Phraseology

There are interesting phrases that come up in NK Jemison’s Broken Earth Trilogy (and this happens in virtually all Sci fi and Fantasy novels) which have, from time to time, broken immersion for me. Concepts that are so layered in the current “Earth” history that to present them as things characters would know or use in other worlds is a cheat that, for the most part, is easy to overlook.

Take, for example, the concept of measurement. It’s useful to say how far away something is when you’re describing it. Or how high a character stands. However, saying a character is six feet tall is a strange thing in a fantasy world – unless you assume that they, too, would decide to make the basis of their measurements the “length of an average man’s foot” and, for the yard, the length of a man’s nose to the end of his arm. If your world is dominated by alien species and dragons, such measurements seem especially arbitrary.

Or the verbal cues used by characters – phrases that clearly come from the author’s cultural experience or background. Even in narration, these idioms and other turns of phrase would seem natural to someone talking today, but assuming they would develop independently in a world so unlike our own seems like a stretch.

But what is the solution? To scrub a manuscript of anything remotely resembling current-day English?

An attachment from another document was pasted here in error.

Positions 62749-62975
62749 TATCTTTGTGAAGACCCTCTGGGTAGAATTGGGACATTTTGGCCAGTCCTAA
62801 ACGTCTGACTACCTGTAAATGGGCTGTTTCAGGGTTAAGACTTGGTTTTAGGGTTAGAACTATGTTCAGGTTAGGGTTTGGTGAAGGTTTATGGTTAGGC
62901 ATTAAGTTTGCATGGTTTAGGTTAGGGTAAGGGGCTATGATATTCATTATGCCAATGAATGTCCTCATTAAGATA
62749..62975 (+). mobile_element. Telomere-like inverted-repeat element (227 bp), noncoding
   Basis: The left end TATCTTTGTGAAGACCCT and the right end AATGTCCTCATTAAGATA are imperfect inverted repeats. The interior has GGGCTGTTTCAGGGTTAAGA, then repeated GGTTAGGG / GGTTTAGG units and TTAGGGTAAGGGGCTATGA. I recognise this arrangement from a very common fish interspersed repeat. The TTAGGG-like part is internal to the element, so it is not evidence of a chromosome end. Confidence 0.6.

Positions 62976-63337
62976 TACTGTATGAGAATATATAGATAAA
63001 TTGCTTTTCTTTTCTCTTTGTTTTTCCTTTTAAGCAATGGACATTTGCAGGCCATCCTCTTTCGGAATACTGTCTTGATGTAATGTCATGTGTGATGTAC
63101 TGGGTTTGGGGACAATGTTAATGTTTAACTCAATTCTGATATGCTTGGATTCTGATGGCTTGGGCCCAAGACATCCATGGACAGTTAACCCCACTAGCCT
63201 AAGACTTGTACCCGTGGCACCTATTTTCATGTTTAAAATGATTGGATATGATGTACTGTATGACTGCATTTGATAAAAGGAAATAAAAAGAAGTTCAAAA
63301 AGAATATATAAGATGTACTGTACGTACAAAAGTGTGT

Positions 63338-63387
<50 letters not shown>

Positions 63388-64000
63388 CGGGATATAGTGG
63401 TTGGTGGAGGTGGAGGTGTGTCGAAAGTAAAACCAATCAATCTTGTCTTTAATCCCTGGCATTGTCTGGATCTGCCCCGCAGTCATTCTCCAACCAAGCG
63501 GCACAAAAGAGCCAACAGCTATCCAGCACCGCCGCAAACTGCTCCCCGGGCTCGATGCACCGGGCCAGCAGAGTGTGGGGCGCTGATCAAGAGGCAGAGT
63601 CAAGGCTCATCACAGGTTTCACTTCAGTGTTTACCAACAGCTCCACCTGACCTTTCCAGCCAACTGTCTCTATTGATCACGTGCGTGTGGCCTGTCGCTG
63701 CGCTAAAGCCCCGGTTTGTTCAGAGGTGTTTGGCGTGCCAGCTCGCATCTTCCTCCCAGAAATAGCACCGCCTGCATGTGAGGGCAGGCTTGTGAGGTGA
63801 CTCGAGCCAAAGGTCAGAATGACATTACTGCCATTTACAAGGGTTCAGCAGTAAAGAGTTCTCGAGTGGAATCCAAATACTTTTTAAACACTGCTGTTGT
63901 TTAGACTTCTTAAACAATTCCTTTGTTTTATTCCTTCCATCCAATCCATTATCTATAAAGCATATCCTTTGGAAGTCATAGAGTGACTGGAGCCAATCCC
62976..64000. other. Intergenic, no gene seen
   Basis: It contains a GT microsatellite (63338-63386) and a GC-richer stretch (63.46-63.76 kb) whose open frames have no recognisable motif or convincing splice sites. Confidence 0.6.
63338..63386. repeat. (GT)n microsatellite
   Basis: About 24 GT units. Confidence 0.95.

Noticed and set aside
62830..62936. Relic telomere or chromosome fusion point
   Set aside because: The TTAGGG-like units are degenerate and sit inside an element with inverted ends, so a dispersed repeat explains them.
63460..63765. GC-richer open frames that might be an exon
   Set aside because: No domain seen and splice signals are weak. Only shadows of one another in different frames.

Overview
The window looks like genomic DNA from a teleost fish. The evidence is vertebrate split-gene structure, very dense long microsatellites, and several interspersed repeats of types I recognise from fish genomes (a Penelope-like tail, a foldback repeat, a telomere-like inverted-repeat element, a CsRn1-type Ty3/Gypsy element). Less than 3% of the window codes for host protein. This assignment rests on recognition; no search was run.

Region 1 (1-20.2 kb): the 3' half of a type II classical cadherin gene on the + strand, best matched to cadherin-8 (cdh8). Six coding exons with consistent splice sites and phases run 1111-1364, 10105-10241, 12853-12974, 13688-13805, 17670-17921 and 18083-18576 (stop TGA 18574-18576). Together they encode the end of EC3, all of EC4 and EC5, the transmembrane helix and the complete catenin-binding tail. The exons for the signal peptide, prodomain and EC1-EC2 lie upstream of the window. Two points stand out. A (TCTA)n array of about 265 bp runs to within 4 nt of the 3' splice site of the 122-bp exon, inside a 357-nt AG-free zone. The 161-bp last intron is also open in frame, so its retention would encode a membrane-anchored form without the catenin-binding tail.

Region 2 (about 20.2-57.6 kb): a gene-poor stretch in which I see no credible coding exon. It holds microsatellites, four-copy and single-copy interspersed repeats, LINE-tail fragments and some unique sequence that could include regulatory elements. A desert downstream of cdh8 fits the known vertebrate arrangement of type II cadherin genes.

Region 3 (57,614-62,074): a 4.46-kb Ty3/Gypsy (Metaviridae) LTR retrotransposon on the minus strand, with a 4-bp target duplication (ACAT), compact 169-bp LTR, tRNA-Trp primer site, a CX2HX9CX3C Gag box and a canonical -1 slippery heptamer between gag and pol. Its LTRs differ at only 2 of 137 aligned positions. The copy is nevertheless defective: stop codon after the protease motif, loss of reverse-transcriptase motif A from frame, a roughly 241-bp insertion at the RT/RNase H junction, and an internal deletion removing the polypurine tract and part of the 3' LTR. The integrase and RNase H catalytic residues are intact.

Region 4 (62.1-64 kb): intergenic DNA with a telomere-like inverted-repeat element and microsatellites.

No. While I don’t think relying on quips and sayings common now (because they may not be common tomorrow) is a great plan, using general concepts at the expense of teeny bits of logic is worth it. Your reader, after all, is the primary audience. If they can’t understand what’s going on because you’ve developed your own metric system and speak entirely in self-developed turns of phrase, well, they’re going to hate you a lot more than if your reptilian worm monster refers to its height in yards.

But I do think, as authors and creators of anything, it’s important not to hedge on key things. It’s important that your characters are authentic to their setting. That they talk and act like someone in your world would, and not like someone in, say, your local mall.

Do that, and readers will happily let you fudge the little things. After all, I keep coming back to Jemisin’s trilogy, which is excellent, inches and all.

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